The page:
Topic: APLX Help : Help on APL language : Native File Functions : Native File Concepts
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APLX Native File Support

APLX provides a full set of system functions which let you access the native file system on your host machine.

In many cases, the easiest way to read or write data in files is to use the ⎕IMPORT and ⎕EXPORT functions. These allow you to read or write the entire contents of a file in a single call, in a number of common formats, for example in formats which spreadsheets can access. However, for more detailed control of the contents of a file, or to access files which are too big to read into a variable in the workspace, you will need to use the native file functions described below.

See also ⎕SQL, which allows you to read and write data held in relational databases.

Native file functions using tie numbers

Most of the APLX native file functions refer to a host file through a file tie number, a non-zero integer value used to identify the file once it has been opened. You can specify the tie number yourself as an argument to the ⎕NTIE or ⎕NCREATE functions. Alternatively, you can provide an argument of 0 and let APLX choose a unique tie number for you (in this case it is returned as the explicit result of the function). The name of the file to tie is supplied to the ⎕NTIE or ⎕NCREATE call as a character vector and may be a file name or a full host path name. If the full path is omitted the current working directory is assumed. Case is significant in host file names under Linux or AIX, but not under Windows and MacOS.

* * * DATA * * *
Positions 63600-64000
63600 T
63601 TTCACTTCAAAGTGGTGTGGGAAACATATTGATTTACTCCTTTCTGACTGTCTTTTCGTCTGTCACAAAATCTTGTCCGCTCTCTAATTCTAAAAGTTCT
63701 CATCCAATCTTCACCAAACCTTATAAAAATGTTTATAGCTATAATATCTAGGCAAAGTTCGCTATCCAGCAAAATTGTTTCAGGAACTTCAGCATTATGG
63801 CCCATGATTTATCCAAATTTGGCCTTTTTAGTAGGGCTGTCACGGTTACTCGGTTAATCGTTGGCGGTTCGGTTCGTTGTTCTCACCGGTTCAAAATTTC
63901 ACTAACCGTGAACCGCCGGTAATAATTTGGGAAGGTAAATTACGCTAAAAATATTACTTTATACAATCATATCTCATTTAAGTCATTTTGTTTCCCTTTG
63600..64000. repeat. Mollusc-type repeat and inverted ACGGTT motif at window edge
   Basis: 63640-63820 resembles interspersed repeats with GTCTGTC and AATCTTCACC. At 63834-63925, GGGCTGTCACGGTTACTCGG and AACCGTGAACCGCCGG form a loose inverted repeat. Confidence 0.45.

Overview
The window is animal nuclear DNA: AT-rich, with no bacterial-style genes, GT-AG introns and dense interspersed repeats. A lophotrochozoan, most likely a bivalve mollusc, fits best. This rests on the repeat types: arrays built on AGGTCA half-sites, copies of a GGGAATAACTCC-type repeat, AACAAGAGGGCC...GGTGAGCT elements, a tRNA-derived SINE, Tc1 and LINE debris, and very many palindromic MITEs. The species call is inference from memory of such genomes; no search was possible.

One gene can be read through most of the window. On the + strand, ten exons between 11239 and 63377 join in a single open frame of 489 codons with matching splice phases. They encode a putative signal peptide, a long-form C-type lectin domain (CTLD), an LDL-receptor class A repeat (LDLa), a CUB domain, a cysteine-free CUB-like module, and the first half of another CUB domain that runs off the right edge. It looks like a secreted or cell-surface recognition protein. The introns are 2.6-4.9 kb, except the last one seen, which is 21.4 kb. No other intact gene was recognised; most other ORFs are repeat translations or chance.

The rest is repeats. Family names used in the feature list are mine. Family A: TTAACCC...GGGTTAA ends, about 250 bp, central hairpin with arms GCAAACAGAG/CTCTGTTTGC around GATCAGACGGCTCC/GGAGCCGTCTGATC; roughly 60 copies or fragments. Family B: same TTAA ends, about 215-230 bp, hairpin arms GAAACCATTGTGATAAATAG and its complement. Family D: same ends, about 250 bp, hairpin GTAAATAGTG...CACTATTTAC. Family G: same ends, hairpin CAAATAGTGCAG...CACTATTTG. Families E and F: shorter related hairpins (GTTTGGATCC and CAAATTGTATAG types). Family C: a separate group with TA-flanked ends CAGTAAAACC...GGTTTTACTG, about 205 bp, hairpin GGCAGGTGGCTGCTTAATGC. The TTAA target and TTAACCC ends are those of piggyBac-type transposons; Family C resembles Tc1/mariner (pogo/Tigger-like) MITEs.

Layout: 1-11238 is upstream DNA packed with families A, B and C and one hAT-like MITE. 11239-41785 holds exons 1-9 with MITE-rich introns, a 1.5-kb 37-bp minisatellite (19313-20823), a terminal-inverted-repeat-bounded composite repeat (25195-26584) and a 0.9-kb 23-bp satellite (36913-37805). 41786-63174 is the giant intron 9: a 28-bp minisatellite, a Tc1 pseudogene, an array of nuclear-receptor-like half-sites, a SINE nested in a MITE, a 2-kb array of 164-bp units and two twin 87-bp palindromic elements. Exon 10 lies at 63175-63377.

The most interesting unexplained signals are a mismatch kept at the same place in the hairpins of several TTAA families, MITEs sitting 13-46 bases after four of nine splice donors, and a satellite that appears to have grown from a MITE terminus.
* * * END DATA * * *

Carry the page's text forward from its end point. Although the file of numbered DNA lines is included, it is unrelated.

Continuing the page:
Files may be accessed totally randomly, that is you can read and write data as an arbitrary stream of bytes anywhere in the file. The ⎕NREAD and ⎕NWRITE functions also allow you to specify an optional conversion to apply to the file data. For example you can read data as raw bytes or translate text files into the internal representation used by APLX. Unicode text is also supported. You can read numeric data as 2 or 4-byte integers, or as booleans or 8-byte floats. In addition you can specify that data is byte-swapped for transfer between machines with different byte-ordering conventions.

When you have finished using a file it must be untied using the ⎕NUNTIE function. This will close the file and release any file locks that have been set by the ⎕NLOCK function. Files are also untied automatically by a )CLEAR or an )OFF. Tied files are not affected by a )LOAD operation.

Errors may arise using the native file system for a number of reasons, for example an attempt to tie a non-existent file or to read beyond the end of a file. In the event of an error of this type, the system function will return a FILE I/O ERROR. In addition, if error trapping is not enabled, a short informative message is displayed:

     'TEST.DATA' ⎕NTIE 1
  A file or directory in the path name does not exist.
     'TEST.DATA' ⎕NTIE 1

The text of the specific error message is also available using the ⎕NERROR function. This returns the error message for the last native file system function to give rise to a FILE I/O ERROR.

File size limits

In 32-bit versions of APLX, the maximum integer is 2147483647. Because file sizes and positions are expressed as integers, this effectively puts a limit of 2GB on the size of native files which you can directly access in the 32-bit versions of APLX.

In APLX64, the maximum integer is 9223372036854775807, making it possible to directly access files of up to 8,589,934,592 GB.

Special considerations for Client-Server versions of APLX

In Client-Server implementations of APLX, you can specify whether the native file access should take place on the Client or Server machine. See the description of ⎕NCREATE for more information.

Topic: APLX Help : Help on APL language : Native File Functions : Native File Concepts
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